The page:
NEW YORK, Dec 29 (Reuters) - The first licensed marijuana store in New York opened on Thursday, more than a year after the state legalized the drug and during delays in setting up the legal market to benefit people previously arrested for marijuana crimes.
The dispensary was opened in New York City's East Village by Housing Works, a non-profit organization that fights homelessness and AIDS. The non-profit was among the first 36 groups or individuals that the state awarded with a marijuana retail license last month.
"We're prioritizing repairing harm, harm that's been done even by the state's own policies," Chris Alexander, the inaugural executive director of the New York State Office of Cannabis Management, told a crowded news conference at the store. "It's no accident that disproportionately people who are incarcerated for possession and sale of drugs are people who are Black, Latino or Latina."
In legalizing marijuana in March 2021, New York lawmakers required that it could only be sold by licensed retailers to adults over 21 years old, and that the first licenses would be awarded to entrepreneurs with prior marijuana-related arrests or convictions, giving them a toe-hold ahead of corporate retailers in the lucrative market. Retailers can also only sell marijuana that licensed New York producers grew and processed.
New York initially promised it would find ready-to-open storefronts and business loans for the first licensees, and that non-profit groups that work with previously incarcerated people, such as Housing Works, may qualify for some licenses. But the process has taken longer than expected.
A gray market has flourished in the interim, with unlicensed retailers illegally selling cannabis out of stores and slickly branded vans across New York City.
Mayor Eric Adams, a Democrat, has said unlicensed retailers will not be tolerated. Alexander, the state marijuana director, said local and state law enforcement have been educating gray-market vendors on the licensing rules, following up with cease-and-desist letters and, more recently, seizing merchandise.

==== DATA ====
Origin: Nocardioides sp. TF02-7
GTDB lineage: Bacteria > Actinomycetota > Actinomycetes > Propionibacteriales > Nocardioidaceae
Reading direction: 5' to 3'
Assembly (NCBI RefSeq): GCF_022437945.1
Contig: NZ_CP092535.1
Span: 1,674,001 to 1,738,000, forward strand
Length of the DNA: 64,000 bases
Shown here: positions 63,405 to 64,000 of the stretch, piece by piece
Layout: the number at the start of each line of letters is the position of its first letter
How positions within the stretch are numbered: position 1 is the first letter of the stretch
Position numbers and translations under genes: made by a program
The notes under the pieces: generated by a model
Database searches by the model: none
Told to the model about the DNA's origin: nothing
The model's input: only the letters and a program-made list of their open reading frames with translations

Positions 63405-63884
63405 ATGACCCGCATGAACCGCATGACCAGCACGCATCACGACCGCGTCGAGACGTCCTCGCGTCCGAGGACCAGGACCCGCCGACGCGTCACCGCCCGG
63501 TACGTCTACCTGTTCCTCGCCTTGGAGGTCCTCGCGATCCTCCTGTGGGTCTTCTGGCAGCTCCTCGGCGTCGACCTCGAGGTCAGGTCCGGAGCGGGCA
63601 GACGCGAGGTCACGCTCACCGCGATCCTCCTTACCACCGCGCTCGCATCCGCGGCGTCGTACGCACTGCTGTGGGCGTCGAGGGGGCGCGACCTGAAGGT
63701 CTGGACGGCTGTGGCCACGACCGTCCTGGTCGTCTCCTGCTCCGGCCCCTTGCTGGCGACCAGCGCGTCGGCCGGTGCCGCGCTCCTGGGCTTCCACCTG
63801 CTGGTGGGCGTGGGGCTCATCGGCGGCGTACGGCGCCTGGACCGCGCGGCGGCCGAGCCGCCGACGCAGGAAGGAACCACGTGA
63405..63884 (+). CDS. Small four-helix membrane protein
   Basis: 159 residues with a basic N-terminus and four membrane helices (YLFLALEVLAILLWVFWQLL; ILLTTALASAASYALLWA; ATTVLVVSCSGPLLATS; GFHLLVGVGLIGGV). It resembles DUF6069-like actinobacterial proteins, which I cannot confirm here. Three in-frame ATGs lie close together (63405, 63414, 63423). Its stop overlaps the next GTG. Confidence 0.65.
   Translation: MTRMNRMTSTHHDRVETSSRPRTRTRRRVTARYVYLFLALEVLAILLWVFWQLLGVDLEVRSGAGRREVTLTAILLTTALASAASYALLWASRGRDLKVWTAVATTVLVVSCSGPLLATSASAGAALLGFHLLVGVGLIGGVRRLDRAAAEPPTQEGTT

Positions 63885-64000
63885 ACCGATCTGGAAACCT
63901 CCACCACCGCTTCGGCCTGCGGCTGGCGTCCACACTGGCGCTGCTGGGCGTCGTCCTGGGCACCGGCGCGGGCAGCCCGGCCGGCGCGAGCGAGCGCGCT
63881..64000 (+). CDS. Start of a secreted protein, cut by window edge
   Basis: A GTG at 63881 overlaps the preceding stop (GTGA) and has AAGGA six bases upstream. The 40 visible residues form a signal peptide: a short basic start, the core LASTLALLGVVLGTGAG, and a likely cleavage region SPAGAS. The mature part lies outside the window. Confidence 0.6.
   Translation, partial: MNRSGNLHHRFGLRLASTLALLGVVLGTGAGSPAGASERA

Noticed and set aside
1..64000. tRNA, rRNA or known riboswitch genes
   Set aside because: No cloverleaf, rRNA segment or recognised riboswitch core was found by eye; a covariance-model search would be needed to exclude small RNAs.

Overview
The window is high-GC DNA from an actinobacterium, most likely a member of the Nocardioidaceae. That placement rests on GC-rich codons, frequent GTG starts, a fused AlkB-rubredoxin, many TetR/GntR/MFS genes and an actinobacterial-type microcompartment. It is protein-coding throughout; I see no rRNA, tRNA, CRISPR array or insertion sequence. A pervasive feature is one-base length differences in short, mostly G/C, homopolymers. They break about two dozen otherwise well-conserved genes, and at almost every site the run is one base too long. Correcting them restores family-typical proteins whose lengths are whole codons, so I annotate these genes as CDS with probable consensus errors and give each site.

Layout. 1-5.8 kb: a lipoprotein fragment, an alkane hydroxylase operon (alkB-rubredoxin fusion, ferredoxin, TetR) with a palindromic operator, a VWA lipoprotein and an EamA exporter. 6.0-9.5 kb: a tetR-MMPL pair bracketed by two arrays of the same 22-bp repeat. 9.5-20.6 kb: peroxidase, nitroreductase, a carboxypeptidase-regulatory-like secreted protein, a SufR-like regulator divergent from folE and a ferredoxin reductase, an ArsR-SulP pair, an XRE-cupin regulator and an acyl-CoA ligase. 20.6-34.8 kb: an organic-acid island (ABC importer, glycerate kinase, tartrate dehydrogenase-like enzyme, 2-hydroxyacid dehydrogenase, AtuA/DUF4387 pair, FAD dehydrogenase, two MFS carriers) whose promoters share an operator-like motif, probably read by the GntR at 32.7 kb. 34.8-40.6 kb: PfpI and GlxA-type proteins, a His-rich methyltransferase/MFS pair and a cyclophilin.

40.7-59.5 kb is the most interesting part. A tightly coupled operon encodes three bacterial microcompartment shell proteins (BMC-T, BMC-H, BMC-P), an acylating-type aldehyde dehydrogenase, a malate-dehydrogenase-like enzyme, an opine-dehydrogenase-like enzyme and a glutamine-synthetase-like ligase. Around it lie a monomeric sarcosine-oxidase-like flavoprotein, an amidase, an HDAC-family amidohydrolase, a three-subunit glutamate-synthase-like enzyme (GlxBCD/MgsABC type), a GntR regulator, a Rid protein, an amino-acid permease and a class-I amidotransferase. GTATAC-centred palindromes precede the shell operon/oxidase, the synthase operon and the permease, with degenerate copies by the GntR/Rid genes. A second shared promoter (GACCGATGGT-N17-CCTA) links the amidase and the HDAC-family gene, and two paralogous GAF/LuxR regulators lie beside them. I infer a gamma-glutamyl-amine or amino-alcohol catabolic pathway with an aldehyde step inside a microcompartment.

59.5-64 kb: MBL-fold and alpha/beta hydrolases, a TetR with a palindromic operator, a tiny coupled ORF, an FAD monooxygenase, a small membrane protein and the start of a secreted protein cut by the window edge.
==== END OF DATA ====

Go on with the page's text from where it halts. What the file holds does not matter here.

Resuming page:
Marijuana has been fully legalized by 20 other states, but remains illegal under federal law, which can make it difficult for vendors to access business loans and other banking services.
At Housing Works, some of the smokable flower, which sells for between $20 and $30 for an eighth of an ounce (about 3.5g), and the pre-rolled joints are from marijuana that Florist Farms in Cortland produced in upstate New York.
"This is a game changer for our company," said Karli Miller-Hornick, the farm's co-founder. "We're going to be able to hire more people."
New York's marijuana sales will be taxed at 13.5%, revenue that will go to schools, public housing, addiction services and mental health services.
Peggy Pliscott, a 50-year-old hair stylist in the East Village, welcomed the dispensary's arrival on Thursday.
"People can make a living," she said. "People can buy what they need legally. Seems a win-win."
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